Weekly Featured Essay
In this week’s featured essay, Gary Fincke recalls the time when he discovered, much to his surprise, there was a warrant for his arrest and his tenuous livelihood is placed on the line.
I was sixteen the first time I was inside a police station. My mother took me after I received my first traffic ticket.
My violation was making an illegal U-turn around a median strip at the end of the block where my father’s bakery was located. I’d made that turn every Friday after I finished my shift at the bakery, working until 5:45 a.m. when I then drove the station wagon back home and gave it to my mother to drive to the bakery and open the store at 6:00 a.m.
But that Friday, because I was scheduled to take the SATs Saturday morning, I’d worked from 7:00 to 11:00 p.m. like I’d done when my mother had picked me up in that station wagon every Friday from eighth to tenth grade. She’d made that U-turn every time and so did I, completing it, this fateful night, while a police car sat at the light.
“Whose name is on that ticket?” my mother said when I showed it to her. She was in her pajamas, but she buttoned a coat up over them and slipped on a pair of shoes while I tried to make out the signature.
by Danusha Goska
Now, see, if I were a true and deep artist, I would look at my cancer scar and write a poem or sculpt something uplifting. I’d create art like that famous black-and-white poster by poet Deena Metzger, the one where she is naked, arms stretched against the sky. You see her breast cancer scar, now a tattoo. One of the most stunning, generous, and brave images I have ever seen.
As it is, I look at my scar and think, “Duct tape.” I am a spinster with no man of my own. I’m related to lots of men—brothers, uncles, cousins, nephews—who would, in accord with my family’s tradition, not pee on me if I were on fire. As a man-less spinster I use a lot of duct tape. It really does fix everything, and anything duct tape can’t fix is not worth salvaging. So, yes. I look at this mess of a scar and think, not poem or essay, but, rather, “Duct tape.”
by Carl Schiffman
By early January of 1952 I had a new after school job, this time for the Composing Room, a print shop on West 46th Street. The High School of Performing Arts was just next door. I worked picking up and delivering layouts, proofs, and revised proofs of advertisements composed by printers working at giant linotype machines and from wooden boxes of hand‑set type in a bright noisy space on the far side of a counter to which we messengers would be called to be assigned our trips.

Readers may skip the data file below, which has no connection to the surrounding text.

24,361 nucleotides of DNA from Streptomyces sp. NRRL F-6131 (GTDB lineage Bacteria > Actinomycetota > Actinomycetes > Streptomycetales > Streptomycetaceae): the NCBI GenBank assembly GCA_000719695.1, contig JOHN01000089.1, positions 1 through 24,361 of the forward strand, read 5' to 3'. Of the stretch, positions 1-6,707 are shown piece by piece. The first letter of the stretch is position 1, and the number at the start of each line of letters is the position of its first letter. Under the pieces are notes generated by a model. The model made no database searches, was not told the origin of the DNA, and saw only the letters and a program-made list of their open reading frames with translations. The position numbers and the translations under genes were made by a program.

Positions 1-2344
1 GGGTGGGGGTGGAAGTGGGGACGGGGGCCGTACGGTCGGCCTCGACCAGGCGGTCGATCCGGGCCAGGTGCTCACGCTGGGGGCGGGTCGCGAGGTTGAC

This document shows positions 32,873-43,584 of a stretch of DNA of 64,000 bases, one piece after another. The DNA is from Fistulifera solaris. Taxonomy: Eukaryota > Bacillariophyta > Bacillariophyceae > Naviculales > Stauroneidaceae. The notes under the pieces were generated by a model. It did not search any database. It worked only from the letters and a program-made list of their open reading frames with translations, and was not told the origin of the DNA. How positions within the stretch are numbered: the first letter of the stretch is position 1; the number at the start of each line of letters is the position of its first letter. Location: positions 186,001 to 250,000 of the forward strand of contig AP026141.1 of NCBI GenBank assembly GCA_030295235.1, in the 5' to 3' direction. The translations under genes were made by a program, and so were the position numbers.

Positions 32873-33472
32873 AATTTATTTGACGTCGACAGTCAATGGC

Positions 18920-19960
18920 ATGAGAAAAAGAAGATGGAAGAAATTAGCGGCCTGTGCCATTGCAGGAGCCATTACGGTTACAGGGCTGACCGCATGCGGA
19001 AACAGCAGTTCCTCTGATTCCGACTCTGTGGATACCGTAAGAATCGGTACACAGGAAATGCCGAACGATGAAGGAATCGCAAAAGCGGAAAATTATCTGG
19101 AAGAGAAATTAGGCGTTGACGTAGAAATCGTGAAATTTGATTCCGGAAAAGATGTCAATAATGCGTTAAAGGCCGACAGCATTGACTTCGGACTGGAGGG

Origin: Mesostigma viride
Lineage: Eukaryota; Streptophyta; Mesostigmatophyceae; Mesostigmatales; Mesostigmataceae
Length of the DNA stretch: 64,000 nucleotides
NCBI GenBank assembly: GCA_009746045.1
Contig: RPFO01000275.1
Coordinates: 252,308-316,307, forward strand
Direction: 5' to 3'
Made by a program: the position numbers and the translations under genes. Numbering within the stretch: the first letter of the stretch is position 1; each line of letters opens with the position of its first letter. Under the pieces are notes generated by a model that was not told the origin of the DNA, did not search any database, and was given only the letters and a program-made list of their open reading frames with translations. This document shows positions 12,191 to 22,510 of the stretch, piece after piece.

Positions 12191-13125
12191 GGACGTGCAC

I was generally given three or four good‑sized manila envelopes to deliver and about as many pick‑ups to make, written out on separate slips of paper. Deliveries were usually made to a receptionist and pick‑ups too, would often be waiting for me at her desk. I wouldn’t have to say a word. Other times I would be sent beyond the reception area to contact a specific individual or department. I took particular pleasure in those occasions, especially once I had begun to learn my way through the frequently labyrinthine interior offices.
Edge of Obsession
If I told you that when I was a kid I used to double numbers over and over, 2-4-8-16-32 until they became page-crossing monsters lined up in identical pairs, you might say “Man, that’s pretty OCD.” I used to collect license numbers, too, peering out the windows of our station wagon and copying them into the green lines of a journal my dad had given me. But that was mainly to feed a fantasy of telling baffled police that yes, as a matter of fact, I did know the plate number of that blue Gremlin, getaway car in the crime of the century.
Nerd hobby or superhero daydream, whatever that was it didn’t last. I must have tired of writing numbers in rows and not solving crimes. But I still recall old addresses and phone numbers and can recite pi to fifty places, which friends consider amusing or strange depending on their own relationship to numbers. And I have my habits like anyone. In coffee shops I always order a double espresso, because why tempt the writing gods unnecessarily, and I always put new groceries behind old, fresh towels at the bottom of the stack. These are probably relics of a college stock boy job, I tell myself. On the way out the door I always pat my pockets for the holy trinity—keys, phone, wallet—but I don’t do it ten times. Maybe three.
Portrait of the Artist as a Young Janitor